The roof of a car is still a good place to load a kayak for travel. It requires a roof rack as a bare minimum, but a few little tips will help you load and carry your kayak securely, and without damage to your vehicle.
The car pictured is a 2013 Ford Focus with a Sportrack rack to carry my Hobie Outback.
First thing is bow and stern tie downs. I personally only use bow tie downs, but they provide security for your kayak, your car, and other drivers on the road by ensuring your kayak will remain attached to the car if you have a failure of your kayak tie downs, or your roof rack comes off the roof of the car. On the 2013 Focus there are no spots under the front of the car for a tie down. There are a couple of store bought tie downs that you can use, one version bolting under the hood to existing fender bolts, the other fitting between the hood and fender, with a tube or ball being held in place by a closed hood:
On the focus the shape of the hood leaves very little room along the edge of the hood, and the hood is somewhat flimsy, thereby risking damage if a tiedown was to pull on the hood for any length of time. As such, I decided to come up with my own solution, tying webbing to a section of support structure under the hood, leaving enough webbing to reach a couple inches out of the hood. I personally used an old dog leash, which was strong, readily available, and cost me nothing because I already had it kicking around.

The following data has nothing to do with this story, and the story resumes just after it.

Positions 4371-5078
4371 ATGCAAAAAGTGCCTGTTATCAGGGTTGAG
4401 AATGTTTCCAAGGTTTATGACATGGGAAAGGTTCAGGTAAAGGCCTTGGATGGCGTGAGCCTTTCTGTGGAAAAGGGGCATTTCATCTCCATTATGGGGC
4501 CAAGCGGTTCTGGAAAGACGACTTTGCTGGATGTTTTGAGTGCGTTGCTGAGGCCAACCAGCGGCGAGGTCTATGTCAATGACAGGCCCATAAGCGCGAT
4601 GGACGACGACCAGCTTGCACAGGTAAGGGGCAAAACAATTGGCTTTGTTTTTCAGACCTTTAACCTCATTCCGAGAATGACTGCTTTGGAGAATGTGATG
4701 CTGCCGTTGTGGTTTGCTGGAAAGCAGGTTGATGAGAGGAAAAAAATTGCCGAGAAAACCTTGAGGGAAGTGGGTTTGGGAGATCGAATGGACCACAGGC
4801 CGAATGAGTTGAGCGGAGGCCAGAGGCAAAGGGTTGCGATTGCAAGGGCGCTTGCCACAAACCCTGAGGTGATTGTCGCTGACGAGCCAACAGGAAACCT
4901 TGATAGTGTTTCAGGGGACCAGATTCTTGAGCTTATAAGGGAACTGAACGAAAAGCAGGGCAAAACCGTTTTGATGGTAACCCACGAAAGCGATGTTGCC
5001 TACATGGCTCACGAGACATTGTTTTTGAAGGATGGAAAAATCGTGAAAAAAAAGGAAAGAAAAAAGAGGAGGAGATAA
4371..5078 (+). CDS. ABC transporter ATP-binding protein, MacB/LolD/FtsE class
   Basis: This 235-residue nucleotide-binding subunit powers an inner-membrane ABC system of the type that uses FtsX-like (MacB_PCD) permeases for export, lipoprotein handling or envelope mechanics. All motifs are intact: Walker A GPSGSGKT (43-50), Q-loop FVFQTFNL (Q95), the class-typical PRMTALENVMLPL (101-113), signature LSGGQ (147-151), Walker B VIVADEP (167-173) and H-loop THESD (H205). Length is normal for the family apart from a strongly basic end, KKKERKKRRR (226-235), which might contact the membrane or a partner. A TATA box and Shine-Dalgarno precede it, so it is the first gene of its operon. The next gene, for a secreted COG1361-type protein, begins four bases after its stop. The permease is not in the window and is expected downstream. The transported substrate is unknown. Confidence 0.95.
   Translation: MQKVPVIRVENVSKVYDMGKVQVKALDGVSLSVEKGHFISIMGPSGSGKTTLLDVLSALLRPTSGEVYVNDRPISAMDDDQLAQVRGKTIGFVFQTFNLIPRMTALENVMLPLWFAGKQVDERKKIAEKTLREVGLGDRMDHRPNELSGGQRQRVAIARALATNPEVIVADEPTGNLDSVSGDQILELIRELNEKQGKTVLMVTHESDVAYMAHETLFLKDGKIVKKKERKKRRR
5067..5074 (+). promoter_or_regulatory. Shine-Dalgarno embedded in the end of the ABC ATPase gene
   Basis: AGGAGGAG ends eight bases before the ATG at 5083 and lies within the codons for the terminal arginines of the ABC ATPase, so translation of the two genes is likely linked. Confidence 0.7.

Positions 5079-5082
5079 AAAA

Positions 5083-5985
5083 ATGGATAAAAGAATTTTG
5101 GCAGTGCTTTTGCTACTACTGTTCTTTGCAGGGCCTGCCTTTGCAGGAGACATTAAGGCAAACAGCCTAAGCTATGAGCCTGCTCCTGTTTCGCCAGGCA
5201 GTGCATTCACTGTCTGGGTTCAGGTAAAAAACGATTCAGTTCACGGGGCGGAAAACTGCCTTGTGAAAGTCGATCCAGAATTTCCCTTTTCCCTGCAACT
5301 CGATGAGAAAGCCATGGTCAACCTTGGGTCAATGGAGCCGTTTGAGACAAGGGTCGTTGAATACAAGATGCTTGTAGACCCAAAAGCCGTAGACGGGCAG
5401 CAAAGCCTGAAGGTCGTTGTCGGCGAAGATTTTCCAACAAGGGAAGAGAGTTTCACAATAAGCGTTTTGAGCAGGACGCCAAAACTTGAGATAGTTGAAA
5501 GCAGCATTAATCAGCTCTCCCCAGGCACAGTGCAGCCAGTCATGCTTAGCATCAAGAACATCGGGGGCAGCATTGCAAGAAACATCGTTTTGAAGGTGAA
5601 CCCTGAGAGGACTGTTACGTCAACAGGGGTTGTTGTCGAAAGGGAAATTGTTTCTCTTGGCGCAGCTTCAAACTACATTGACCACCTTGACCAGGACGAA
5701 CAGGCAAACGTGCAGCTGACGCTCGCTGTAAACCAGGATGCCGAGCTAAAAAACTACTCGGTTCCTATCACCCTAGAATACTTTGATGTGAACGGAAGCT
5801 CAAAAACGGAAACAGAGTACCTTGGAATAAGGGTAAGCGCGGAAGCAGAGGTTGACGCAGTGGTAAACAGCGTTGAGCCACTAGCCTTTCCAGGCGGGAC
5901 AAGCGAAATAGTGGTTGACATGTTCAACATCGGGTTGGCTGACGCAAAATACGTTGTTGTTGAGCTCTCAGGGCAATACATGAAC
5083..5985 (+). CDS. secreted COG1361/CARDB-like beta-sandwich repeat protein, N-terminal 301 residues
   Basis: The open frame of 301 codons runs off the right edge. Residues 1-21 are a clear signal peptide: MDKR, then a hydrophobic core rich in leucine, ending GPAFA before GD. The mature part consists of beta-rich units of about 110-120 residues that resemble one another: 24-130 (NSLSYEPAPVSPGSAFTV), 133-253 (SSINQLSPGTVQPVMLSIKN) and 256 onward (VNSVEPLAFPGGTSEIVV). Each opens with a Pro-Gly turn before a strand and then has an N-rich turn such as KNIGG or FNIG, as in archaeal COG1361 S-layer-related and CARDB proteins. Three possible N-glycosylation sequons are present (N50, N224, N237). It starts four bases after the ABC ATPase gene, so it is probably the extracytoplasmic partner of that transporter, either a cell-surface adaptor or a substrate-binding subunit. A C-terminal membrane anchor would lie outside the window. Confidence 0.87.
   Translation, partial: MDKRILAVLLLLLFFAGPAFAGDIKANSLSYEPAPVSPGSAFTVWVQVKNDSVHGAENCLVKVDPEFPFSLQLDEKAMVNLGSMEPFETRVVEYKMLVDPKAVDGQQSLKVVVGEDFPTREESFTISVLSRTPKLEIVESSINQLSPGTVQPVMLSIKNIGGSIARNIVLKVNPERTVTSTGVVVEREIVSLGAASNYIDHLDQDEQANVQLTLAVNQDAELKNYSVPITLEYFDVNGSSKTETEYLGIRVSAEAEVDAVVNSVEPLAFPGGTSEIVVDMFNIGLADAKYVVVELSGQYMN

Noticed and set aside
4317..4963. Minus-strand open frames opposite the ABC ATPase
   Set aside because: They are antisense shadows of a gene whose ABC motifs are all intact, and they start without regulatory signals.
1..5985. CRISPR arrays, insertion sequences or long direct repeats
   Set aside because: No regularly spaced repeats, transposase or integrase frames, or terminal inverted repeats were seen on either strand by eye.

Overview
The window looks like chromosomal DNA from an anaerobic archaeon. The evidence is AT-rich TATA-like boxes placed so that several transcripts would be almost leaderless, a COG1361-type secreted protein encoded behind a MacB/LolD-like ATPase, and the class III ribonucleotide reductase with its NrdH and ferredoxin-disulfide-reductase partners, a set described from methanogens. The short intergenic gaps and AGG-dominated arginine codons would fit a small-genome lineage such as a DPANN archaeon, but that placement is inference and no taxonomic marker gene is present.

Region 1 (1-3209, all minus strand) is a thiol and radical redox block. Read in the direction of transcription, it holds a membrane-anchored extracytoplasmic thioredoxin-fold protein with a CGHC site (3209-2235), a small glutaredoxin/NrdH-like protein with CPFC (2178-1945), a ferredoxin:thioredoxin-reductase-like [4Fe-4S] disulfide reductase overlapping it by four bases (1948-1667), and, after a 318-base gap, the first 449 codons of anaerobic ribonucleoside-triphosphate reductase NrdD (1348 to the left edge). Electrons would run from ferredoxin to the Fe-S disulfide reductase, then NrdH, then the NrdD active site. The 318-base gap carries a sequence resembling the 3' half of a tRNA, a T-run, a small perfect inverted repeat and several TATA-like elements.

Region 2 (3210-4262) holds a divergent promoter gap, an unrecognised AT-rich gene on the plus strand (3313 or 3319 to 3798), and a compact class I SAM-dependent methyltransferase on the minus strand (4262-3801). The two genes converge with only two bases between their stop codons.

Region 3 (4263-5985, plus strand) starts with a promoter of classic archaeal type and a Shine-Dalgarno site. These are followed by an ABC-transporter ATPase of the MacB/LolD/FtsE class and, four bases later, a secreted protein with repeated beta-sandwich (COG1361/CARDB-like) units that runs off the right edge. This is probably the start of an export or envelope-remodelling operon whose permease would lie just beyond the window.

Another trick for protecting your car is to mask off the car under the feet of your roof rack. Although 95 % of the time I found I could run the racks with no damage to the car, I found my paint being scratched under the feet on rainy days; the water coming up off the road from vehicles around me was carrying dirt and debris that was getting under the rubber feet and eventually scratching the paint. For years I was using masking tape, applying it and removing it with the roof racks. But there’s a better option. Clear vinyl, I picked up a 4″ wide roll off Ebay for about $6 that will last me a lifetime. Install small pieces under the area to which the roof rack contacts the roof. Leave it there all year long for a good level of protection that is barely noticeable on your car. Just don’t install yours at 10:30 at night prior to an early morning fishing trip, otherwise your protective stickers will end up crooked and with air bubbles just like mine.
Cartopping is still an easy and effective method of transporting your kayak, just be sure to take your time and safely tie down your gear for whatever your travel plans might be.